The decline of labor was signified by a decline in agriculture and affection for the land {and I might add that "affection for the land" is not the same thing as modern environmentalism--affection for the land is embodied in a family's affection for their own land--affection is personal, not general, and it is based upon real knowledge, not emotional idealism}, commerce, crafts, artistry, and engineering.

This is decline in culture, for culture is expressed in the artifacts it produces. Here we have it beginning with lack of production of food and meat and drink and ending with lack of production of...well, of much of anything of value.

Repeatedly Kirk references this seeming mob of unemployed. They seem to be uneducated and constantly bored. In order to pacify them, the government officials pass out free bread and offer free entertainment. They are unproductive in the sense that they produce nothing of value--they only take. They can be forced to work, of course, but only by force.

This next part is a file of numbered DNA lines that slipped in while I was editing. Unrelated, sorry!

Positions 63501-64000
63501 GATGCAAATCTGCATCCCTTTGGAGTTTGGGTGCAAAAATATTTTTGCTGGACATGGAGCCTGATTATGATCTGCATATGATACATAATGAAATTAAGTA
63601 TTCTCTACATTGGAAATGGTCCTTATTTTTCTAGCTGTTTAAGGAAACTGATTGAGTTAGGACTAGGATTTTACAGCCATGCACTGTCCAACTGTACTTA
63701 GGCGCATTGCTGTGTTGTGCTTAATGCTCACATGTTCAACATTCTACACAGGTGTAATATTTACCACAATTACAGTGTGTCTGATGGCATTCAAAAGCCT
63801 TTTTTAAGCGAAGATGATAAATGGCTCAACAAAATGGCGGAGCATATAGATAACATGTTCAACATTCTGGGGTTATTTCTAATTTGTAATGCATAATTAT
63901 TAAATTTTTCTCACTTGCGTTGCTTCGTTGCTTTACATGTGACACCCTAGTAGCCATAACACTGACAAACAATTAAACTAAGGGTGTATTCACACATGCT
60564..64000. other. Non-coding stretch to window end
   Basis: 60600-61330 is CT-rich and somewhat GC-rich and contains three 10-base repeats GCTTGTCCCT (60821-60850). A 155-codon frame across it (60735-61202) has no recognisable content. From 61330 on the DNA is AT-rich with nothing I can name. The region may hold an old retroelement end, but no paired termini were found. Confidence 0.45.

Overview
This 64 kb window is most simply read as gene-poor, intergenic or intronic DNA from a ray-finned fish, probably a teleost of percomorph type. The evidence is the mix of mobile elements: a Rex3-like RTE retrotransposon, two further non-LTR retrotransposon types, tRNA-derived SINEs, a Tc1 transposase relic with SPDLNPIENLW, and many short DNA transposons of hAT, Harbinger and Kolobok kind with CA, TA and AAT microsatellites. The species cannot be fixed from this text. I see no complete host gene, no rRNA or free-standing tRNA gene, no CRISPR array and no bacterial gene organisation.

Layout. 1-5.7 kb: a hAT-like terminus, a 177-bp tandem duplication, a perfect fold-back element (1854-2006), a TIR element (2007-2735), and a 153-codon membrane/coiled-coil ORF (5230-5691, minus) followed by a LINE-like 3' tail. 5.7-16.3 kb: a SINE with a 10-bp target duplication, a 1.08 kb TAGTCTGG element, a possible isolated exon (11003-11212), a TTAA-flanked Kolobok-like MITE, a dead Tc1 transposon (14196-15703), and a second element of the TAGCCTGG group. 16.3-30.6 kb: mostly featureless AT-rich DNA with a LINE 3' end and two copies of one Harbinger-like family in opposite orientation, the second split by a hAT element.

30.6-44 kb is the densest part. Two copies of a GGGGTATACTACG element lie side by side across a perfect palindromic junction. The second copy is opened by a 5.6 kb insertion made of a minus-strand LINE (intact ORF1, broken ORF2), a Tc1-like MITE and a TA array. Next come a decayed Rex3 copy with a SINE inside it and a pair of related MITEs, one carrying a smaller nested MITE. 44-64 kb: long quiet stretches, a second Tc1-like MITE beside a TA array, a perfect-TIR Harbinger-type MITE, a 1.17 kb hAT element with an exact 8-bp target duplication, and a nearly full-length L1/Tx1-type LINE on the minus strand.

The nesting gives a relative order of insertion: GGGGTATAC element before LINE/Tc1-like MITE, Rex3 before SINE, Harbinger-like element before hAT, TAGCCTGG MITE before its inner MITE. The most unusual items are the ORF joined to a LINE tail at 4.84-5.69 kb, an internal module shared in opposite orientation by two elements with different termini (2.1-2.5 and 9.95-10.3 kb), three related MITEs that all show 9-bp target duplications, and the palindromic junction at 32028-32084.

The truth is that they were lacking something inside of themselves, and Kirk basically says this about the entire populace when it comes to the decline in pietas. They were empty. No one really believed in anything anymore.

It would be really easy to use all of this to attack the Occupy folks, or welfare recipients, or what have you. But I'd rather focus on thinking about my own children. How do I give them the gift of meaning? How do they not become this kind of person who, with nothing of value on the inside, lives solely for the distraction of entertainment? If we see these things in our children, or in our communities, {or in ourselves!} what shall we do? How do we inspire? How do we cultivate?

These are the questions interesting me, and I'll be thinking about them throughout this week, I think.

Read More:
-Buy the book and join in the conversation